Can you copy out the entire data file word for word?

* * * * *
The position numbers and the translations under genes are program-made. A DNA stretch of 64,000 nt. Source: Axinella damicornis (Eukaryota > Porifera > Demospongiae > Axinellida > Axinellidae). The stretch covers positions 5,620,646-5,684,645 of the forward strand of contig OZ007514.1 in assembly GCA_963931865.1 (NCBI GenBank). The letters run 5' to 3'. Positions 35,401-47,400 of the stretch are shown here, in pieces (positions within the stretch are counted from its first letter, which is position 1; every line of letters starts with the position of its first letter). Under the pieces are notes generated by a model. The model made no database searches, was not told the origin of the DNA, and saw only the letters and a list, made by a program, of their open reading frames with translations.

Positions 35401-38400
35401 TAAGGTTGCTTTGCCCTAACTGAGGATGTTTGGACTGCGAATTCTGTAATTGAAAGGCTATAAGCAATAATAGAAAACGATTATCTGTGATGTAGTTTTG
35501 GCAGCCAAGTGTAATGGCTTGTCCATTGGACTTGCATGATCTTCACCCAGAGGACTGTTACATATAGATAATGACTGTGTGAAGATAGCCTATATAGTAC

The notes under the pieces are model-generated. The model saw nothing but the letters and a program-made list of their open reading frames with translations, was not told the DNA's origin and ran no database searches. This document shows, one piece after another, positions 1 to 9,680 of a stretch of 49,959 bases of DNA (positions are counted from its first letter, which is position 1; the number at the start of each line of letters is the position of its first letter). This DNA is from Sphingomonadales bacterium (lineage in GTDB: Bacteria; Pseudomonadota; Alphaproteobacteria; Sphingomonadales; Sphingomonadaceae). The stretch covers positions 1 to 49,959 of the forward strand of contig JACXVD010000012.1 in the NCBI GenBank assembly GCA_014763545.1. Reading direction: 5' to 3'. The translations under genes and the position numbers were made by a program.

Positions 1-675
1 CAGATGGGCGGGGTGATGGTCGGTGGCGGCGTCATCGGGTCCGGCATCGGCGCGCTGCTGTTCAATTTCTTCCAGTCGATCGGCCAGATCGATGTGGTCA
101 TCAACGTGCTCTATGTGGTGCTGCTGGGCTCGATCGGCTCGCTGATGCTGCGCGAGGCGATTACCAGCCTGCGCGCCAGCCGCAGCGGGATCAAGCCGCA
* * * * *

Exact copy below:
The position numbers and the translations under genes are program-made. A DNA stretch of 64,000 nt. Source: Axinella damicornis (Eukaryota > Porifera > Demospongiae > Axinellida > Axinellidae). The stretch covers positions 5,620,646-5,684,645 of the forward strand of contig OZ007514.1 in assembly GCA_963931865.1 (NCBI GenBank). The letters run 5' to 3'. Positions 35,401-47,400 of the stretch are shown here, in pieces (positions within the stretch are counted from its first letter, which is position 1; every line of letters starts with the position of its first letter). Under the pieces are notes generated by a model. The model made no database searches, was not told the origin of the DNA, and saw only the letters and a list, made by a program, of their open reading frames with translations.

Positions 35401-38400
35401 TAAGGTTGCTTTGCCCTAACTGAGGATGTTTGGACTGCGAATTCTGTAATTGAAAGGCTATAAGCAATAATAGAAAACGATTATCTGTGATGTAGTTTTG
35501 GCAGCCAAGTGTAATGGCTTGTCCATTGGACTTGCATGATCTTCACCCAGAGGACTGTTACATATAGATAATGACTGTGTGAAGATAGCCTATATAGTAC

The notes under the pieces are model-generated. The model saw nothing but the letters and a program-made list of their open reading frames with translations, was not told the DNA's origin and ran no database searches. This document shows, one piece after another, positions 1 to 9,680 of a stretch of 49,959 bases of DNA (positions are counted from its first letter, which is position 1; the number at the start of each line of letters is the position of its first letter). This DNA is from Sphingomonadales bacterium (lineage in GTDB: Bacteria; Pseudomonadota; Alphaproteobacteria; Sphingomonadales; Sphingomonadaceae). The stretch covers positions 1 to 49,959 of the forward strand of contig JACXVD010000012.1 in the NCBI GenBank assembly GCA_014763545.1. Reading direction: 5' to 3'. The translations under genes and the position numbers were made by a program.

Positions 1-675
1 CAGATGGGCGGGGTGATGGTCGGTGGCGGCGTCATCGGGTCCGGCATCGGCGCGCTGCTGTTCAATTTCTTCCAGTCGATCGGCCAGATCGATGTGGTCA
101 TCAACGTGCTCTATGTGGTGCTGCTGGGCTCGATCGGCTCGCTGATGCTGCGCGAGGCGATTACCAGCCTGCGCGCCAGCCGCAGCGGGATCAAGCCGCA